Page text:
11 October 2011
11 October 2011
Ford and The Scotts Miracle-Gro Company (SMG) are researching the use of coconut fibre reinforcement for moulded plastic parts to reduce the use of petroleum and make the parts lighter and more natural-looking.
According to SMG, Ford is hoping to add cars to the list of uses for coconuts by working with SMG to research how coconut coir, or husks, might be used as a plastic reinforcement. "This is a win-win situation. We're taking a material that is a waste stream from another industry and using it to increase the sustainability in our vehicles," said Dr. Ellen Lee, Technical Expert for Plastics Research at Ford. "We continue to search for innovative renewable technologies that can both reduce our dependence on petroleum as well as improve fuel economy."
Coconut coir is a natural fibre from the husk of a coconut. SMG uses the material as a carrier for its soils and grass seed products, including Scotts Turf Builder EZ Seed and Miracle-Gro Expand ‘n Gro Concentrated Planting Mix. Both products use the coir's natural fibres which SMG say holds 50 percent more water than basic potting soil and release it as plants need it – helping homeowners save water.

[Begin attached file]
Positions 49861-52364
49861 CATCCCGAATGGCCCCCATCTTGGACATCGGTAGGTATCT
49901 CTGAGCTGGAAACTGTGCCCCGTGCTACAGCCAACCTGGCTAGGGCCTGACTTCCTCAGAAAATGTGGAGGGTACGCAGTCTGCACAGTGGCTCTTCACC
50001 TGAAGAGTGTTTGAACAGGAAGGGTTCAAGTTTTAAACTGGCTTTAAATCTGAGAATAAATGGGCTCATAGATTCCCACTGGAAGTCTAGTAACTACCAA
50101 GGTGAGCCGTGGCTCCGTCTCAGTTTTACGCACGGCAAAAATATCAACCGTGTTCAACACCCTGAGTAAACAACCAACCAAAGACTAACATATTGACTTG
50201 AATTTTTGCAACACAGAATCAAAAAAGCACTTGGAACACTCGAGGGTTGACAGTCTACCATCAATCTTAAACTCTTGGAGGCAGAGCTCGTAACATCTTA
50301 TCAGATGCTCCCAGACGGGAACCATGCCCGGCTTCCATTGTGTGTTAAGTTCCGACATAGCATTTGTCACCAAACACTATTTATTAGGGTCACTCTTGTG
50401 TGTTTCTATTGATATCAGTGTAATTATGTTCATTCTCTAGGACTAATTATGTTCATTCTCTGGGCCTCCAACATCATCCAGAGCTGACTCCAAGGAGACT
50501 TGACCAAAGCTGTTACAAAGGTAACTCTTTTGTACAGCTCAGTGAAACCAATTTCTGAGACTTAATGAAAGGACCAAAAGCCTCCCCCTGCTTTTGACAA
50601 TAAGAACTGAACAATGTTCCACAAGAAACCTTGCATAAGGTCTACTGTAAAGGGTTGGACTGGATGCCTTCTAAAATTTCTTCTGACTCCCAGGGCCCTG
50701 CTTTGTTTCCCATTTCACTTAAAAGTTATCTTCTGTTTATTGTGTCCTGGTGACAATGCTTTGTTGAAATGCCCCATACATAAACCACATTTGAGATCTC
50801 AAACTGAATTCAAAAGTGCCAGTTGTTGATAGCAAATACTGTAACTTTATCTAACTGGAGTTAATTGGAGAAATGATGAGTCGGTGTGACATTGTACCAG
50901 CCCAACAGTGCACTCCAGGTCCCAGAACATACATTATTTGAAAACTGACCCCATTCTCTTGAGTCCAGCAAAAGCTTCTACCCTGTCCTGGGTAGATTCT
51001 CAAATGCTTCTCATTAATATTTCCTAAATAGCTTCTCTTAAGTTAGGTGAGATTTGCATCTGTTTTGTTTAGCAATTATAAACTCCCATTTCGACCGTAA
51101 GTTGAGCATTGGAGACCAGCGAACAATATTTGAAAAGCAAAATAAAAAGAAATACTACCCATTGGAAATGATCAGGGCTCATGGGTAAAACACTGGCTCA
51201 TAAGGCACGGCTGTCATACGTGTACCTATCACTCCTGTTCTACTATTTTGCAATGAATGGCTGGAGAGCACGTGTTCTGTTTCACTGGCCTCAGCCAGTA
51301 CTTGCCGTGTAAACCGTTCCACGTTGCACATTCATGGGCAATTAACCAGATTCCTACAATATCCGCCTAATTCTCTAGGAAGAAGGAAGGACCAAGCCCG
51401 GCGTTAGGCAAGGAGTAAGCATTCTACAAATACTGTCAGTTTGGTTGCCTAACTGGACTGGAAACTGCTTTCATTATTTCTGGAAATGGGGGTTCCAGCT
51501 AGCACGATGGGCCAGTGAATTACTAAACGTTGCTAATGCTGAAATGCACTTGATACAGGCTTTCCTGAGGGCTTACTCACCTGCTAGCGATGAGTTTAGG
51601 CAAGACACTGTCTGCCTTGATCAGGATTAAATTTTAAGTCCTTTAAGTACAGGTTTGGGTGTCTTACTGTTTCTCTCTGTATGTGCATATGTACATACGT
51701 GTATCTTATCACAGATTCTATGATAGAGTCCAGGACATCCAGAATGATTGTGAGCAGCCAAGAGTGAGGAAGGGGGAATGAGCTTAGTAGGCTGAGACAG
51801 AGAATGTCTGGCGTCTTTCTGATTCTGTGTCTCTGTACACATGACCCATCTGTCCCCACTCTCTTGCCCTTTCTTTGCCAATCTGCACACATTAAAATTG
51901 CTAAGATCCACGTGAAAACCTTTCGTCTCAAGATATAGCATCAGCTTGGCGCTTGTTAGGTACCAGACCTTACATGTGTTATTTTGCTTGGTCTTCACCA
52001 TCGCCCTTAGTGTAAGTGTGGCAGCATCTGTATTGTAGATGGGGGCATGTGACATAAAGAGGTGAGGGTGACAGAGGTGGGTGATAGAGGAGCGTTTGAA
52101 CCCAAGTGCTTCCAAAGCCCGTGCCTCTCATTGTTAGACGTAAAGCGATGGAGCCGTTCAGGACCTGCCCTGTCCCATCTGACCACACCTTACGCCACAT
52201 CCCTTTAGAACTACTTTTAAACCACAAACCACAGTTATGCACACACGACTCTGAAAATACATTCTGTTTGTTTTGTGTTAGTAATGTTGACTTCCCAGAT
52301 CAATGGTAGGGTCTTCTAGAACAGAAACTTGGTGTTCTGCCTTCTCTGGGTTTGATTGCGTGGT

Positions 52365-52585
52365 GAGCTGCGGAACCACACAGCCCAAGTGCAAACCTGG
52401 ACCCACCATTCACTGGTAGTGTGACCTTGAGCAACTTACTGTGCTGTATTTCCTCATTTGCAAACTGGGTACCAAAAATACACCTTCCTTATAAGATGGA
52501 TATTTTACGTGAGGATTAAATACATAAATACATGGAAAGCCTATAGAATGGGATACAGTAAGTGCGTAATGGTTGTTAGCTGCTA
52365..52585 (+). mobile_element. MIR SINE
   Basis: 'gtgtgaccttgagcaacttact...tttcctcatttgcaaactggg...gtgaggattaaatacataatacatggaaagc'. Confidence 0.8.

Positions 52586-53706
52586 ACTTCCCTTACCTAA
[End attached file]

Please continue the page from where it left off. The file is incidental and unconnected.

"SMG uses more than 70 million pounds of coir a year in our consumer products," said Dave Swihart, SMG Senior Vice President of Global Supply Chain. "Teaming up with Ford to find a high-value use for our leftover coir material is very exciting for us as we continually work to make our products and operations more sustainable."
SMG explain that once the coconut coir comes to Ford, researchers combine it with plastic to deliver additional reinforcement to the part while eliminating the need for some petroleum. Along with making use of a renewable resource, the new part would be lighter in weight. The natural long fibres also are visible in the plastic and offer a more natural look than typical materials.
The material is being designed for possible use in the interiors for parts such as storage bins, door trim, seat trim or centre console substrates. It could also potentially be used on under body and exterior trim.
SMG say Ford are currently testing the material's properties to ensure it passes all of the company's durability tests. Coconut coir is very difficult to burn, and Ford is researching whether it has natural flame-retardant properties.
Dilutec has launched the Colorgel FR LE gel-coat, which complies with the UL 94 (V-0) plastics flammability standard and is characterised by the low emission of volatile organic compounds (VOCs).